What this country needs is a really good $5 concert.
And that is what Oakland got Sunday at the sold-out, 2,800-seat Paramount Theatre as Gustavo Dudamel conducted YOLA, the Youth Orchestra Los Angeles, created by the Los Angeles Philharmonic when Dudamel became music director in 2006. The concert, for which all seats were $5, was the climax of YOLA's first tour, with stops in Northridge, Visalia and Fresno.
Extraordinary as it has been, the YOLA success story should surprise no one. The orchestra has taken its young players (some of whom had hardly ever been out of South L.A.) to Walt Disney Concert Hall, the Hollywood Bowl, London, Tokyo, the Super Bowl and the National Gallery in Washington, D.C. Give kids opportunities, and guess what? It's not rocket science.
Still, there was the undeniable thrill Sunday of seeing accomplished young musicians who began with cardboard violins and the like a decade ago having become a genuine orchestra with its own distinctive look, style and sound.
The look is what you encounter first as the players file onstage, stylish in jeans, dark blazers and black-and-white sneakers, designed by Dana Neillie, who was also responsible for their Super Bowl outfits. If it had nothing else going for it, YOLA at least would deserve note for being the most fashionable orchestra anywhere.
That style is not insignificant. It helps makes the players feel special. YOLA looks like it means business. The kids come across as cool, even a little teenage cocky, but also wide-eyed. That is how they play as well. They know they are good. But they also know that they are not that good. Dudamel — who conducted the Oakland show after YOLA's music director, Juan Felipe Molano, led the other tour stops — demands from YOLA what he does from any orchestra, so the young musicians are always on edge.
As for style of playing, YOLA has a sense of ensemble that comes from its members growing up together. The players are worshipfully alert to Dudamel's every nuance. There is a sense of dance in their approach to rhythm, a sense of play in their performing. The orchestra sound is a bold one. The musicians are in the midst of an ongoing struggle to master their instruments, but they have the ability to make a proud statement with them.
Thus, there can be no critical language adequate for YOLA's performances. Maturity and string intonation are still years ahead. In their place is a sense of music coming into being, coming alive as it is being made, something that will become inevitably lost when instrumental polish becomes shinier.
Dance music dominated a program in which each piece was preceded by videos of Dudamel working with YOLA over the years and players speaking about their experiences with considerable eloquence. Dance is what young people do naturally and often best. In Mexican composer Arturo Márquez's "Conga del Fuego," which began the afternoon, a cellist proudly twirled his instrument as others in the orchestra swayed as they played. Half the orchestra was on it feet and ready to rumba for the encore of Márquez's Danzón No. 2.
That quality, if not the actual dancing, penetrated Beethoven's "Ode to Joy" (from the Ninth Symphony), Brahms' Hungarian Dance No. 5 and the final movement of Dvorák's Eighth Symphony. "Raiders March" from John Williams' score to "Raiders of the Lost Ark" had an adolescent vibrancy essential to the music that no professional orchestra could quite replicate.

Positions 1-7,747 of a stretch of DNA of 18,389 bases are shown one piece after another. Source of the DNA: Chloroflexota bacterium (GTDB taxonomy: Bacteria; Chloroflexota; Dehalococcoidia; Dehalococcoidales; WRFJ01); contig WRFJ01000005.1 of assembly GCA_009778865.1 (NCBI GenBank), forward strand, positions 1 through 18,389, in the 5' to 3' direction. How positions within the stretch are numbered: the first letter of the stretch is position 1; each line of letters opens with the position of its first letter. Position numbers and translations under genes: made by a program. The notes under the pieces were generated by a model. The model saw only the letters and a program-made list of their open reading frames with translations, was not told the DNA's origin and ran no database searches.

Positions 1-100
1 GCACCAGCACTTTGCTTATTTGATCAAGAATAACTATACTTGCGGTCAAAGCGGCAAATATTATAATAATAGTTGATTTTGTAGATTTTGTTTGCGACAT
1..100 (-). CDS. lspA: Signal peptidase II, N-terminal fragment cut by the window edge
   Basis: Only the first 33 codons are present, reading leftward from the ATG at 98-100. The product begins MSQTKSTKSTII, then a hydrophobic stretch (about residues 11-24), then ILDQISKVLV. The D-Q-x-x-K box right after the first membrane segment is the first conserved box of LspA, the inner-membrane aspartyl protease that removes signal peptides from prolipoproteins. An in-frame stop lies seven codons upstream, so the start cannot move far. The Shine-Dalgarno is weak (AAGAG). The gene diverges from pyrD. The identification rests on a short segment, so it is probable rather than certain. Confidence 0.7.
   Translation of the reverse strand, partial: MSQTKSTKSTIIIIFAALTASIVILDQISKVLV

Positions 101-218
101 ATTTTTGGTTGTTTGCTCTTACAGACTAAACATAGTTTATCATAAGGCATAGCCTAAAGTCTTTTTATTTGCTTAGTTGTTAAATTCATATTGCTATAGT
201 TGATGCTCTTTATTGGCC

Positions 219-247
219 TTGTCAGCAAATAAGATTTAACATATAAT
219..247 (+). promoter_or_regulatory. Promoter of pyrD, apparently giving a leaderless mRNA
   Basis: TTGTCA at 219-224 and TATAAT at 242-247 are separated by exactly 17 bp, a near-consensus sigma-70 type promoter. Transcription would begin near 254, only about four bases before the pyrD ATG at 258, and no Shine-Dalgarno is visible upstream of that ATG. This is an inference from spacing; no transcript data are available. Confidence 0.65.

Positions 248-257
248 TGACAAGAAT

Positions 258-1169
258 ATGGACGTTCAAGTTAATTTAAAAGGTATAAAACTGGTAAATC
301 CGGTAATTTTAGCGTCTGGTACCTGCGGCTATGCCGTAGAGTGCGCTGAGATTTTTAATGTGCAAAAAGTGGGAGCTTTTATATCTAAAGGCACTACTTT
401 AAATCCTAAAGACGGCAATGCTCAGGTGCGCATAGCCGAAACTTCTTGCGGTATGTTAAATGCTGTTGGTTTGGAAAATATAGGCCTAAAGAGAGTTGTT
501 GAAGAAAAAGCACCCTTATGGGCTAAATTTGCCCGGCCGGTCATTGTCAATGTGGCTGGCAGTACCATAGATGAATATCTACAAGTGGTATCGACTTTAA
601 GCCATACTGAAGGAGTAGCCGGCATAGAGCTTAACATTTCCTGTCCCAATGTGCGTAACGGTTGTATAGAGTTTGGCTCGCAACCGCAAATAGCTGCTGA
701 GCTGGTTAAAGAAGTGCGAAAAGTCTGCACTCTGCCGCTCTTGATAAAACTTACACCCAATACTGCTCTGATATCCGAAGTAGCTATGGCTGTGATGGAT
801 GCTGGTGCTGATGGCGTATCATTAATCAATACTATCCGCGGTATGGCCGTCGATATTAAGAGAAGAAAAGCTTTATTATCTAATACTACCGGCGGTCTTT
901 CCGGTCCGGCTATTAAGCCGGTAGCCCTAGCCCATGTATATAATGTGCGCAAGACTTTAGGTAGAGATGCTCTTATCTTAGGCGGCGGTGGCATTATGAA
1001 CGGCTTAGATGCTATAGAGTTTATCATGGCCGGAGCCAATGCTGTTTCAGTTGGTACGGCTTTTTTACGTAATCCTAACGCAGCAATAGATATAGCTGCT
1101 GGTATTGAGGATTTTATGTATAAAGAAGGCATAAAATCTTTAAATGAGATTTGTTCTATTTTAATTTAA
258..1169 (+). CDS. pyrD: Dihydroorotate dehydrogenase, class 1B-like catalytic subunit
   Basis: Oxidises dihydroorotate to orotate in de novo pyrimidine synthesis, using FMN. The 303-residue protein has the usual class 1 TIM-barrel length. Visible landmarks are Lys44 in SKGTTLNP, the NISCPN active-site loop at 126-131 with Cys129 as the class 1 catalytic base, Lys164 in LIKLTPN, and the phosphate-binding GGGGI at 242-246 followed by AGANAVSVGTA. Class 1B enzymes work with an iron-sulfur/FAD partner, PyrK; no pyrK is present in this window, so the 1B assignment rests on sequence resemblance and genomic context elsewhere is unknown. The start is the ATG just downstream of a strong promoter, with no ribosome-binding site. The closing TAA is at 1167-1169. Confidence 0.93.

The model for all this, of course, is the El Sistema music education program of Venezuela, of which Dudamel is the most famous product and its most prominent promoter. Practically everywhere he goes, he jump-starts music programs for children. YOLA players, for instance, spent the Sunday morning in workshops with younger children from 13 similar Bay Area groups, as well as with students in the Oakland Symphony and the Oakland School for the Arts music programs. Next week, Dudamel will be working with the El Sistema network in and around Boston.
The YOLA concert in Oakland, which was presented by Cal Performances of UC Berkeley, further served as prelude to the L.A. Phil's short West Coast tour that began the following day, with Dudamel conducting Andrew Norman's "Play" and Tchaikovsky's Fourth Symphony in San Francisco. That program, given Friday night in Disney, is notable for the overpowering passion of Dudamel's Tchaikovsky and for a final revision of Norman's major orchestral work, an intricate, brazen effusion of orchestra play that may someday be seen in retrospect as the breakthrough work of this 35-year-old Los Angeles composer who is rapidly becoming a major voice in American music.
The YOLA Oakland concert, however, represents something more. It helps to explain what is at stake for Dudamel in Venezuela. With his country possibly headed for revolution, Sistema's federal funding allows an unpopular government to use the program for propaganda (something that all Venezuelan governments have done in various, if perhaps not always such disagreeable, ways) and for Dudamel to be dubbed a collaborator. But Dudamel has made clear that his duty and loyalty remain with the children of Sistema and that he would no more forsake them than a Venezuelan doctor would forsake his patients because his hospital relies on government funding.
A vast program like El Sistema could exist only with this kind of government funding. In contrast, YOLA serves 800 students, barely more than one-tenth of 1% of Venezuela's nationwide Sistema. Every one of YOLA's 60 alumni have graduated high school, and nearly all of them have gone on to college. With a success story like that, to say nothing of the sheer exhilaration of seeing hundreds of inspired children in the Oakland audience, L.A. Phil President Deborah Borda told me Sunday that she would like to greatly expand the program throughout Los Angeles.
All it would take, she said, was money.